The Essential Building Block of Anarchist Organization
Turbulent times are upon us. Already, blockades, demonstrations, riots, and clashes are occuring regularly. It’s past time to be organizing for the upheavals that are on the way.
But getting organized doesn’t mean joining a pre-existing institution and taking orders. It shouldn’t mean forfeiting your agency and intelligence to become a cog in a machine. From an anarchist perspective, organizational structure should maximize both freedom and voluntary coordination at every level of scale, from the smallest group up to society as a whole.
You and your friends already constitute an affinity group, the essential building block of this model. An affinity group is a circle of friends who understand themselves as an autonomous political force. The idea is that people who already know and trust each other should work together to respond immediately, intelligently, and flexibly to emerging situations.
This leaderless format has proven effective for guerrilla activities of all kinds, as well as what the RAND Corporation calls “swarming” tactics in which many unpredictable autonomous groups overwhelm a centralized adversary. You should go to every demonstration in an affinity group, with a shared sense of your goals and capabilities. If you are in an affinity group that has experience taking action together, you will be much better prepared to deal with emergencies and make the most of unexpected opportunities.
Affinity Groups are Powerful
Relative to their small size, affinity groups can achieve a disproportionately powerful impact. In contrast to traditional top-down structures, they are free to adapt to any situation, they need not pass their decisions through a complicated process of ratification, and all the participants can act and react instantly without waiting for orders—yet with a clear idea of what to expect from one another. The mutual admiration and inspiration on which they are founded make them very difficult to demoralize. In stark contrast to capitalist, fascist, and socialist structures, they function without any need of hierarchy or coercion. Participating in an affinity group can be fulfilling and fun as well as effective.
The Affinity Group is a Flexible Model
A particular team can act together over and over as an affinity group, but the members can also break up into smaller affinity groups, participate in other affinity groups, or act outside the affinity group structure. Freedom to associate and organize as each person sees fit is a fundamental anarchist principle; this promotes redundancy, so no one person or group is essential to the functioning of the whole, and different groups can reconfigure as needed.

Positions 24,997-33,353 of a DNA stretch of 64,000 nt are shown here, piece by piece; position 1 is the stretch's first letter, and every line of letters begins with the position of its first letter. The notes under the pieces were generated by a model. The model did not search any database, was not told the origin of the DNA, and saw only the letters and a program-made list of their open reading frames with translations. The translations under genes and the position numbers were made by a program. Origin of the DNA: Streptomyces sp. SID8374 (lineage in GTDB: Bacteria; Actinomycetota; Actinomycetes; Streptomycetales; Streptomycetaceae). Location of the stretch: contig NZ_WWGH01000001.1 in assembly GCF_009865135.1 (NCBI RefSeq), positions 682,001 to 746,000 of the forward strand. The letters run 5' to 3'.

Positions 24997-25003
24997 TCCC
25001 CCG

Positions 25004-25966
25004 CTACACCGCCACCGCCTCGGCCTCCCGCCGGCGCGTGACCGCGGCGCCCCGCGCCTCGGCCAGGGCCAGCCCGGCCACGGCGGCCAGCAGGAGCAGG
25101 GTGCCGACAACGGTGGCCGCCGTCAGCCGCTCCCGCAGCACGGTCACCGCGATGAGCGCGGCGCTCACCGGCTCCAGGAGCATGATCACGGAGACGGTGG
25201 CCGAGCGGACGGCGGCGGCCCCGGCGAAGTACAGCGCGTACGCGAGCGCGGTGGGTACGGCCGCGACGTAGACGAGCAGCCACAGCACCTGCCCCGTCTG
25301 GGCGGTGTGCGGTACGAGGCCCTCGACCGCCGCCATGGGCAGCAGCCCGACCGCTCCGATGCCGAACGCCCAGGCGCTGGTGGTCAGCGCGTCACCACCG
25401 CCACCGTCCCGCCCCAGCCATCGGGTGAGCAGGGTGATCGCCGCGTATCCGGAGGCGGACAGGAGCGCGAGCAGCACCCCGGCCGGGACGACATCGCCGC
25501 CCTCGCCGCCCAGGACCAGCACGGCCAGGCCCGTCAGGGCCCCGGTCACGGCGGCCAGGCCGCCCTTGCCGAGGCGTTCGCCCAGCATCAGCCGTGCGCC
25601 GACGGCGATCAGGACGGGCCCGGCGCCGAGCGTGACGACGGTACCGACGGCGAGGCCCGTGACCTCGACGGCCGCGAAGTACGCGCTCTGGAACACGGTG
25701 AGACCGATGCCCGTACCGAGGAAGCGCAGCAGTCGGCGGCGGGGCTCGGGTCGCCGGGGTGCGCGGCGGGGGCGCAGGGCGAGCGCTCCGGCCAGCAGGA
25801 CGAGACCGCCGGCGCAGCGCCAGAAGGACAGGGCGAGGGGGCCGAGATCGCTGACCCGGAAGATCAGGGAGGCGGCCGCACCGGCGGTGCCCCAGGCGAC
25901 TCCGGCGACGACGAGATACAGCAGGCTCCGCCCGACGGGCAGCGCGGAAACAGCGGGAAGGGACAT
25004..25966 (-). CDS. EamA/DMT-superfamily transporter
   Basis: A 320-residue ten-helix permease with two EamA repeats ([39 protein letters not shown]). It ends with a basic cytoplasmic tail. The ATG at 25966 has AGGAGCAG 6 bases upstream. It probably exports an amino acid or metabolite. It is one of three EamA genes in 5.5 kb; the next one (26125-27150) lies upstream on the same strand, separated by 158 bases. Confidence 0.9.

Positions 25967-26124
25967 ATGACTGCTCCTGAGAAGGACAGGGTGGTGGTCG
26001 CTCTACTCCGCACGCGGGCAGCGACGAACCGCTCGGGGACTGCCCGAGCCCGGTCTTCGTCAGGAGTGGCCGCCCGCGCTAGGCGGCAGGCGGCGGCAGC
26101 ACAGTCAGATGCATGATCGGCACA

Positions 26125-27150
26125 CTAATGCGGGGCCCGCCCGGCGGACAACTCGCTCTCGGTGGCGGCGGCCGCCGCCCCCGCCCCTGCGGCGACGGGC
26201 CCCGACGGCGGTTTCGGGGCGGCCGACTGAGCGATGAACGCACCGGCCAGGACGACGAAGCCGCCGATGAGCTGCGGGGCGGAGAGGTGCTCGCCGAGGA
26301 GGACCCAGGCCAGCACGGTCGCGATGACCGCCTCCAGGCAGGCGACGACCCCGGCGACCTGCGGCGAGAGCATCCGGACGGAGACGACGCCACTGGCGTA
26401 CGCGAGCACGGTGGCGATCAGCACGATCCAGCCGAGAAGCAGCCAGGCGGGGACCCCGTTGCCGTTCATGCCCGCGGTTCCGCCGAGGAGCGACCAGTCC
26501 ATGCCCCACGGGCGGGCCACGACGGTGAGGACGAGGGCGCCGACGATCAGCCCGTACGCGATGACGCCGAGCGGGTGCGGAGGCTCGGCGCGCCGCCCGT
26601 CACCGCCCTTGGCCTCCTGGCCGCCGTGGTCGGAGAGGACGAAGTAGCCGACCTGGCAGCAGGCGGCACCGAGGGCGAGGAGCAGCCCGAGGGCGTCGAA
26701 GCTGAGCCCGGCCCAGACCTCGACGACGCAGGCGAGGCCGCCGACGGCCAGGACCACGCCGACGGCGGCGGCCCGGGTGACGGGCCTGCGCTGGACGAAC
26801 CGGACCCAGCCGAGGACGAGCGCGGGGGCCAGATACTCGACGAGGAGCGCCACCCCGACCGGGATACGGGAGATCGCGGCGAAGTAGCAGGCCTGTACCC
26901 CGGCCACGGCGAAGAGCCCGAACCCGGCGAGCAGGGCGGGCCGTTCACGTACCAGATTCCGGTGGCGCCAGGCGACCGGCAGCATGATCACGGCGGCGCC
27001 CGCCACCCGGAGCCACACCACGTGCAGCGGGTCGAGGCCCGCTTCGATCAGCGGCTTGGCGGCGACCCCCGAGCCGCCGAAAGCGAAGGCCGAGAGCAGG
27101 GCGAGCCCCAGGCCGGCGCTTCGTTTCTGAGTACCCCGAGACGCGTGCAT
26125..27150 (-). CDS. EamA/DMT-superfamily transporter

Decide Your Appropriate Level of Security
Affinity groups are resistant to infiltration because all members share history and intimacy with each other, and no one outside the group need be informed of their plans or activities.
Once assembled, an affinity group should establish a shared set of security practices and stick to them. In some cases, you can afford to be public and transparent about your activities. in other cases, whatever goes on within the group should never be spoken of outside it, even after all its activities are long completed. In some cases, no one except the participants in the group should know that it exists at all. You and your comrades can discuss and prepare for actions without acknowledging to outsiders that you constitute an affinity group. Remember, it is easier to pass from a high security protocol to a low one than vice versa.
Pick the Scale That’s Right for You
An affinity group can range from two to perhaps as many as fifteen individuals, depending on your goals. However, no group should be so numerous that an informal conversation about pressing matters is impossible. You can always split up into two or more groups if need be. In actions that require driving, the easiest system is often to have one affinity group to each vehicle.
Go Into Action
Stop wondering what’s going to happen, or why nothing’s happening. Get together with your friends and start deciding what will happen. Don’t go through life in passive spectator mode, waiting to be told what to do. Get in the habit of discussing what you want to see happen—and making those ideas reality.
Without a structure that encourages ideas to flow into action, without comrades with whom to brainstorm and barnstorm and build up momentum, you are likely to be paralyzed, cut off from much of your own potential; with them, your potential can be multiplied by ten, or ten thousand. “Never doubt that a small group of thoughtful, committed people can change the world,” Margaret Mead wrote: “it’s the only thing that ever has.” She was referring, whether she knew it or not, to affinity groups. If every individual in every action against the state and status quo participated as part of a tight-knit, dedicated affinity group, the revolution would be accomplished in a few short years.
An affinity group could be a sewing circle or a bicycle maintenance collective; it could come together for the purpose of providing a meal at an occupation or forcing a multinational corporation out of business through a carefully orchestrated program of sabotage. Affinity groups have planted and defended community gardens, built and occupied and burned down buildings, organized neighborhood childcare programs and wildcat strikes; individual affinity groups routinely initiate revolutions in the visual arts and popular music. Your favorite band was an affinity group. An affinity group invented the airplane. Another one maintains this website.
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